The Dashashwamedh or Dasashwamedh Ghat is found at the cultural and religious city of Varanasi, in the northern part of India. It is the most famous and considered to be the most spectacular main ghat found along the sacred Ganges River. Other famous landmarks located near the ghat is the Jantar Mantar created by the Maharaja Jai Singh II of Jaipur and the Vishwanath Temple.
Dasashwamedh literally means “the riverfront of ten sacrificed horses”, which is related to one of the two Hindu mythologies where Lord Brahma killed ten horses during the Dasa-Ashwamedha yajna for Lord Shiva. Another version of this myth relates that the ghat was where Lord Brahma welcomed Lord Shiva after a period of banishment.
With so much history older than tradition, the Dasashwamedh Ghat is one of the oldest and busiest ghats being the center of rituals and religious activities in Banaras. It is one of the holiest spots where pilgrims flock to take a dip into the Ganges River in preparation to pay homage to the gods and goddesses, particularly Lord Shiva. Devotees believe that bathing in the Ganges River cleanses not just their bodies and their minds, but also their souls. The ritualistic bathing is also believed to absolve them of all sins they have committed.
Despite the age of the ghat, it has remarkably remained clean and unspoiled despite various festivals and musical shows are held here every day.
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Among them is the Agni Pooja, or Worship of Fire, which is performed every evening by a group of priests. This worship is dedicated to Lord Shiva, the Ganges River, Agni (Fire), Surya (Sun), and the entire universe. Special worships are scheduled every Tuesdays and in other notable religious festivals such as the Diwali, Dussehra and Shivrati.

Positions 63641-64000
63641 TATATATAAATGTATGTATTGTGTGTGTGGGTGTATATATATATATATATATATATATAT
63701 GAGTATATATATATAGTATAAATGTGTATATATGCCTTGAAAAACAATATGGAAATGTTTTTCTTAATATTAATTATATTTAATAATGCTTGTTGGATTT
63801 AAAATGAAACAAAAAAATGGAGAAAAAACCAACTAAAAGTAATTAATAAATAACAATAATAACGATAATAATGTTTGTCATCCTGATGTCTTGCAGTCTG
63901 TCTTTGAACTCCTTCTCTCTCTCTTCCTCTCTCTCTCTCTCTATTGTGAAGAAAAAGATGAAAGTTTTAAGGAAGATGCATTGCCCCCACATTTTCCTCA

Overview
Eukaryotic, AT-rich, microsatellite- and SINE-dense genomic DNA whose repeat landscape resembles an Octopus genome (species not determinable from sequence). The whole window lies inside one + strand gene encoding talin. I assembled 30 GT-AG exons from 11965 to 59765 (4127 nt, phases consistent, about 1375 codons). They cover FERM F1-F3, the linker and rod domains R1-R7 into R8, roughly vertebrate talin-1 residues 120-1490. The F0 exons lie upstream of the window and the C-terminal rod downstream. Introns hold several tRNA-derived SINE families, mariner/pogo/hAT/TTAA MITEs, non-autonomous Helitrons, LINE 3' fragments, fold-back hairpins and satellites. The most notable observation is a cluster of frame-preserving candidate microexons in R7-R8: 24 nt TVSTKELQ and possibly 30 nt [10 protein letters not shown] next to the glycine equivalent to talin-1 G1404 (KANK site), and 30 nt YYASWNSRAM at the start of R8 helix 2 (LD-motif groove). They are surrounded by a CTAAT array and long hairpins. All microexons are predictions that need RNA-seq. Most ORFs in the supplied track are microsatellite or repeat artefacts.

Taking the Ganges River cruise or a boat ride will give travelers a wonderful view of the Dasashwamedh Ghat and its neighboring ghats. The site comes alive from a vantage view from the river with a variety of colorful saris worn by female devotees and pilgrims performing the traditional bathing ritual before worshipping.
The site is very distinguishable with rows of pilgrim priests dressed like ghatias, pandas and tirtha purohitas. They sit on wooden chaukis or platforms under bamboo umbrellas decorating the area, which is visible to everyone passing by. They readily give assistance to pilgrims by tending to the bathers’ clothes, saying prayers and uttering words of the sankalpa: “I am an invisible child of a thousand faces of love that floats over the swirling sea of life, surrounded by the meadows of the winged shepherds, where stillness of midnight summer’s warmth pervades.” Payment is in the form of dana (daan), alms or ritual gifts, dakshina (traditional fee) or godana (gift of cow). The pilgrim experience at the Dasashwamedh Ghat will be completed after priests put a bright spot of tilaks on the bather’s forehead.
Visitors and tourists will be treated to a spectacular view of thousands of floating lanterns on the Ganges River in the evening after the Aarti. A Hindu tradition, these lamps give off a divine look of the river at night. The best time to visit Dasashwamedh Ghat is during the evenings or during the numerous local festivals such as Diwali, Dussehra and Holi.